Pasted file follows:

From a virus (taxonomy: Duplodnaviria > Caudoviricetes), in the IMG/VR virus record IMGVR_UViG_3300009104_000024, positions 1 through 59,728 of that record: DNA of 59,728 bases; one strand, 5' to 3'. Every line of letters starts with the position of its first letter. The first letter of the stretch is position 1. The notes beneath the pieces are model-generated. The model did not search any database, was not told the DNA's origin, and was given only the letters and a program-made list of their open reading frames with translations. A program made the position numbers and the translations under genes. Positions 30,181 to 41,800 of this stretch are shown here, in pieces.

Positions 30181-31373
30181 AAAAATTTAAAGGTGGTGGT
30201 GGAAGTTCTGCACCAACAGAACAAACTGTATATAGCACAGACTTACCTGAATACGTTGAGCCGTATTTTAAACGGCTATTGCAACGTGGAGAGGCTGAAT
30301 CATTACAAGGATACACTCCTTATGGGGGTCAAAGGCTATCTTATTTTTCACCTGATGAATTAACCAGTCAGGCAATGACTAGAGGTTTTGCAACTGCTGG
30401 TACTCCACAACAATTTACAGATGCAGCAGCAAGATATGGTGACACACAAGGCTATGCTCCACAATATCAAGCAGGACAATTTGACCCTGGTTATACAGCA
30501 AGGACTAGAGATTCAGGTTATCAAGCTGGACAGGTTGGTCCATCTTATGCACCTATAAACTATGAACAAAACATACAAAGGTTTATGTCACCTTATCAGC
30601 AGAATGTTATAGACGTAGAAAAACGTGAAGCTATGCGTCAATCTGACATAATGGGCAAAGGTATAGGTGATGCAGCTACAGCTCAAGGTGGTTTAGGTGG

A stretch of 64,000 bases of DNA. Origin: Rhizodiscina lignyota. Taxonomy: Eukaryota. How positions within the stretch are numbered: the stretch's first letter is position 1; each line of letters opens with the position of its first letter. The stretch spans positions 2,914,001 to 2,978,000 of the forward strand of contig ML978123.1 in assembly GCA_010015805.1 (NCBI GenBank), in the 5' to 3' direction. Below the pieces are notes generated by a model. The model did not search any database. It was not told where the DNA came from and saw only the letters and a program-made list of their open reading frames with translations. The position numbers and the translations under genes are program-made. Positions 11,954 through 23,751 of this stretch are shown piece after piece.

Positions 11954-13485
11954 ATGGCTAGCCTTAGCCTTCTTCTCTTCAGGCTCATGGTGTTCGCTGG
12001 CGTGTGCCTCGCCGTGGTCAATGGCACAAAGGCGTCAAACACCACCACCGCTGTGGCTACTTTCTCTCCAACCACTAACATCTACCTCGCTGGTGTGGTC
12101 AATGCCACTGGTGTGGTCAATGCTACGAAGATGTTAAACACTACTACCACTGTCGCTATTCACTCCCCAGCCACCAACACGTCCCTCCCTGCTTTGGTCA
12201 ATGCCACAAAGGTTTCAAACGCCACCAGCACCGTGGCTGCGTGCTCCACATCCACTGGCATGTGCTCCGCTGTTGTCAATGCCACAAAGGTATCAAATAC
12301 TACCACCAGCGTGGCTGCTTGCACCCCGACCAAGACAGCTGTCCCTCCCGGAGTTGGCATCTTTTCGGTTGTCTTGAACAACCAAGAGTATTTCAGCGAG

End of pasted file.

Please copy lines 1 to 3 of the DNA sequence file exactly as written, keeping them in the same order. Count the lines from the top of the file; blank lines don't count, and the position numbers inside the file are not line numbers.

From a virus (taxonomy: Duplodnaviria > Caudoviricetes), in the IMG/VR virus record IMGVR_UViG_3300009104_000024, positions 1 through 59,728 of that record: DNA of 59,728 bases; one strand, 5' to 3'. Every line of letters starts with the position of its first letter. The first letter of the stretch is position 1. The notes beneath the pieces are model-generated. The model did not search any database, was not told the DNA's origin, and was given only the letters and a program-made list of their open reading frames with translations. A program made the position numbers and the translations under genes. Positions 30,181 to 41,800 of this stretch are shown here, in pieces.

Positions 30181-31373
30181 AAAAATTTAAAGGTGGTGGT